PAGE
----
I have heard this statement from others and I always wonder whether this has to do more with the individual or the system that one finds oneself in. Some individuals find themselves moulding the way they present themselves depending on the environment that is presented to us. I ask what’s the point to this? Is there a function for one to change how one acts according to the environment, all this in order to fit in within a particular social context?


From an evolutionary perspective this might make sense in order not to stand out if one feels different to others in the social group. Standing out increases the risk for harm, such as bullying, exclusion, discrimination, and prejudice remarks. This has a lot to do with our automatic thoughts of; being rejected, this thought is one which the human being cannot tolerate and will avoid at all costs. Despite not wanting to be rejected, the individual feels out of place and is thus not content with the situation. It sounds like there is no way out of this situation due to the fact that both actions will lead to perceived negative affect.


This leads me to a quote from a particular TED Talk –  “Perhaps the first step to finding people like yourself is to show up as yourself.” Being the individual that you want to be, as opposed to the individual which society wants you to become is extremely important. We are living in an age where individuality is striving, encouraged and rewarded. When the individual is free from the shackles which society tries to force us to assimilate, the individual learns of their own personal sense of agency. This sense of agency, or responsibility leads individuals to become more creative, sharper and tend to be more fulfilled. When one experiences this, one feels less inhibited or shy to express oneself. As this transformation is occurring in the individual, others will start to notice this, and might encourage the individual to start attending specific social event with them. This is what is called in a nutshell – Authenticity. The more authentic we are to ourselves, the more likely we are to feel satisfied in our relationships with others and our careers.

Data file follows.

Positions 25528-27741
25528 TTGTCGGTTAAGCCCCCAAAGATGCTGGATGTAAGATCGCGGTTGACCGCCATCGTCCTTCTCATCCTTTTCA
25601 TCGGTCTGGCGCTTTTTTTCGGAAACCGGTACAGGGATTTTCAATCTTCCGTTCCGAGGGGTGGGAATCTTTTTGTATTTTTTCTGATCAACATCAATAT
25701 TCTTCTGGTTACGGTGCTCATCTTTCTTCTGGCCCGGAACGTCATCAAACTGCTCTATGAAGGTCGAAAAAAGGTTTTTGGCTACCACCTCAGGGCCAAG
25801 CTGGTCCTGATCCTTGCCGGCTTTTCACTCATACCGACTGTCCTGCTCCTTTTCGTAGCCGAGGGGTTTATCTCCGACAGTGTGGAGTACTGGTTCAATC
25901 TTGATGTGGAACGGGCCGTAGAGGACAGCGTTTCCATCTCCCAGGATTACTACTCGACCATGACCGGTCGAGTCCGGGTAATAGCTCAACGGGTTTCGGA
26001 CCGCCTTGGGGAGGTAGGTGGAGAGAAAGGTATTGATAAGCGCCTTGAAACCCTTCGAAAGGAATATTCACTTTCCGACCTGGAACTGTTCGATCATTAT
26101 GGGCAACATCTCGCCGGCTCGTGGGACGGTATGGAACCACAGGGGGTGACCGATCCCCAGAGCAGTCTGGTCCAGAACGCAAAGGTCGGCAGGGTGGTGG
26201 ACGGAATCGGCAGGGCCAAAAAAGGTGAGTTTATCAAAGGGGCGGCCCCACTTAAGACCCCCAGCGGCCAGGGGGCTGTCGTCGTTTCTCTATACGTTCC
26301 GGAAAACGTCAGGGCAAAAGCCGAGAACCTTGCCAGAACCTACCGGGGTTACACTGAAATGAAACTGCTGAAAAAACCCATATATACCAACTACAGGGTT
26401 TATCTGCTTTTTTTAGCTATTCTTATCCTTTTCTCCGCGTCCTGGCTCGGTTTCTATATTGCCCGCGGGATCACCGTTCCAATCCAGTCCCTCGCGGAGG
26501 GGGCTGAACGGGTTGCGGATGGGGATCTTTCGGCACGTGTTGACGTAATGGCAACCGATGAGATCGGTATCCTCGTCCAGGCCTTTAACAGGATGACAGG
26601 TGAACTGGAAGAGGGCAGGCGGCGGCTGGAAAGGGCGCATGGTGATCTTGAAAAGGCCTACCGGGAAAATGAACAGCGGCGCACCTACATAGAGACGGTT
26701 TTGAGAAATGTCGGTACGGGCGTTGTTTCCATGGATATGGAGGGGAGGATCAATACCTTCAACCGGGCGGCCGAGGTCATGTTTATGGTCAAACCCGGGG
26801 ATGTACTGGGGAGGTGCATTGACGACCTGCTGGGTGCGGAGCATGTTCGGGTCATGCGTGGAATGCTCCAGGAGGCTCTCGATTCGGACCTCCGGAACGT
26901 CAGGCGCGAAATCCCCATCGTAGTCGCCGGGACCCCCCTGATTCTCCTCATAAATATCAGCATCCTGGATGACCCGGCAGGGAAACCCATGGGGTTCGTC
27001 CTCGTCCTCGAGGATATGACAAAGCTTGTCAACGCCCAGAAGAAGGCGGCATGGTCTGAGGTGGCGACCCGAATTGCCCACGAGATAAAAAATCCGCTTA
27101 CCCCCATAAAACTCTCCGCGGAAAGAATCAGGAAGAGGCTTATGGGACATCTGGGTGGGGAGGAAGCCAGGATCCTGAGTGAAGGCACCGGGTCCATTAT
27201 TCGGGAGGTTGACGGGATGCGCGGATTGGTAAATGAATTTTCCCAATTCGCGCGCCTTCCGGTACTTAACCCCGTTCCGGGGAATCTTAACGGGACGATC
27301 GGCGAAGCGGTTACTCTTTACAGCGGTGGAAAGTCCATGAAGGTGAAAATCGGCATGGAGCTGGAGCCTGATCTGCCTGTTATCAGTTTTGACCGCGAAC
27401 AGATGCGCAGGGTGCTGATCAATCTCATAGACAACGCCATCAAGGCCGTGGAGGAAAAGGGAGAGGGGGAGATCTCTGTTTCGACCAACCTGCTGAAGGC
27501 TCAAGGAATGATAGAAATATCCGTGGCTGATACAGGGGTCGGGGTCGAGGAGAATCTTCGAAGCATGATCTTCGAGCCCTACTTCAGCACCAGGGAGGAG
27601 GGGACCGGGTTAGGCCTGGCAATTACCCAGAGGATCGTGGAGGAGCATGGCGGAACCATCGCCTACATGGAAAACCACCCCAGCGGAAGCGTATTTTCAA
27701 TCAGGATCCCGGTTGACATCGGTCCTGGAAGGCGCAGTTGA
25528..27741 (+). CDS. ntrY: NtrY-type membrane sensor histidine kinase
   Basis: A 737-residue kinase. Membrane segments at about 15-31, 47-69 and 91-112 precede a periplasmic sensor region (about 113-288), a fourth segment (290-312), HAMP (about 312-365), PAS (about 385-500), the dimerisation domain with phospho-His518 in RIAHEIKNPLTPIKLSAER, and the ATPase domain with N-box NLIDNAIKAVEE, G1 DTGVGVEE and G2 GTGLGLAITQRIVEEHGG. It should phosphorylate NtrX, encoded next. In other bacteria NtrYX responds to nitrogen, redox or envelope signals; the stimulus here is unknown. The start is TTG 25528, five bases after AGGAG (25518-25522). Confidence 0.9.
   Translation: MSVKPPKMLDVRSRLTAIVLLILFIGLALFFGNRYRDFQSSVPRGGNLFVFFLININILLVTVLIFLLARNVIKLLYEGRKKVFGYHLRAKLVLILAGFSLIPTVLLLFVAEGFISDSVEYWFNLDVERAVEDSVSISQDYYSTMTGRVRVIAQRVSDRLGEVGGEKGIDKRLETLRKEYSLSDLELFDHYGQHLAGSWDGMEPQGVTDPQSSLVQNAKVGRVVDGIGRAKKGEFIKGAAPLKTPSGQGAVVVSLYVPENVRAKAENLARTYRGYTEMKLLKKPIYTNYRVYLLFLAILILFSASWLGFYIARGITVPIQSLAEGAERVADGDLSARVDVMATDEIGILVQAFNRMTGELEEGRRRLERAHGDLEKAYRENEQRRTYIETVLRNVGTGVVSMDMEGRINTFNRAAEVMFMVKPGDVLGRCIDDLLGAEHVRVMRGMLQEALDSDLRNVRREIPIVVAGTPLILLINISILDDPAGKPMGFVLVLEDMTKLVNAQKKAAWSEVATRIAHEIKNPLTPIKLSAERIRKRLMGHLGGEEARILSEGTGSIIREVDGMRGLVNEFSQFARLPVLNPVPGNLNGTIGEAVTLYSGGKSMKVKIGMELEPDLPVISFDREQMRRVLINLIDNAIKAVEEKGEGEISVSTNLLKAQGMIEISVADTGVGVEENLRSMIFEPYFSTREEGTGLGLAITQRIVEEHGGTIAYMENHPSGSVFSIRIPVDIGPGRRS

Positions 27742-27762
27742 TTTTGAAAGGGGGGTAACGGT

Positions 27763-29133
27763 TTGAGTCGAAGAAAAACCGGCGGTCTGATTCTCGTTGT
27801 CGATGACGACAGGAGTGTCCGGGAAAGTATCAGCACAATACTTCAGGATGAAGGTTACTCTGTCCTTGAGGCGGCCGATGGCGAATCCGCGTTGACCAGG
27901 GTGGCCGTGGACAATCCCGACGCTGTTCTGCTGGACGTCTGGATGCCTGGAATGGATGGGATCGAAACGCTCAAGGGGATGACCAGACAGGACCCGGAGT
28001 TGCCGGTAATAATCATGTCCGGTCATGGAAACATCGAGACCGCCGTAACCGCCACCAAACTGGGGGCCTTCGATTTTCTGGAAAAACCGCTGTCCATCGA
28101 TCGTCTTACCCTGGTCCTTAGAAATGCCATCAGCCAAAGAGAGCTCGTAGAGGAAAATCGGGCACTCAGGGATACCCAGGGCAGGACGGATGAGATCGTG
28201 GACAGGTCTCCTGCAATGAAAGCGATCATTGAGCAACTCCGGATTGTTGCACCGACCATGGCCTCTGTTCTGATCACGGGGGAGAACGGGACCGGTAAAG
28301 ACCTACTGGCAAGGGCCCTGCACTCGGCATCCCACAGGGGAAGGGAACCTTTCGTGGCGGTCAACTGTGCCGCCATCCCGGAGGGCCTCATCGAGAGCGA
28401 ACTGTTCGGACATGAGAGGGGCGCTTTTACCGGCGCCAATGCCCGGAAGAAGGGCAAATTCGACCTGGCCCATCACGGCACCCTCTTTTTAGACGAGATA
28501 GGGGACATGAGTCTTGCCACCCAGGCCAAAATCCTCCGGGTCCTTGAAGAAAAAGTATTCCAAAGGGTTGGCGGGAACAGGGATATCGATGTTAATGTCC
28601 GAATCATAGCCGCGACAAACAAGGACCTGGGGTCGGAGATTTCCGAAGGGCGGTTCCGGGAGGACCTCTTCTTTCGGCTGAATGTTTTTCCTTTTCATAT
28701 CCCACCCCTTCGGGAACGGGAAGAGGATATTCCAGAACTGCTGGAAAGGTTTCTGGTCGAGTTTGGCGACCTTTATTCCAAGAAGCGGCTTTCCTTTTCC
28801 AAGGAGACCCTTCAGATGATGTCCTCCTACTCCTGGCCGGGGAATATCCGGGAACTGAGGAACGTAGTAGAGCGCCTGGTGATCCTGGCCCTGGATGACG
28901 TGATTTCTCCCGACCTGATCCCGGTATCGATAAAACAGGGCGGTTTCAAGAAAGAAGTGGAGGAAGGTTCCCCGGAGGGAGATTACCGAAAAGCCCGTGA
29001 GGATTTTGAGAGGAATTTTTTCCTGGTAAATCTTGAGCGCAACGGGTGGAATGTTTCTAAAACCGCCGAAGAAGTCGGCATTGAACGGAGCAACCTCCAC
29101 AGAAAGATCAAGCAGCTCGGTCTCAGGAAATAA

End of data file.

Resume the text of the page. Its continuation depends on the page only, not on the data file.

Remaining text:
Karl Grech is a counsellor. He offers counselling to both individuals and couples within Willingness. He can be contacted on karl@willingness.com.mt.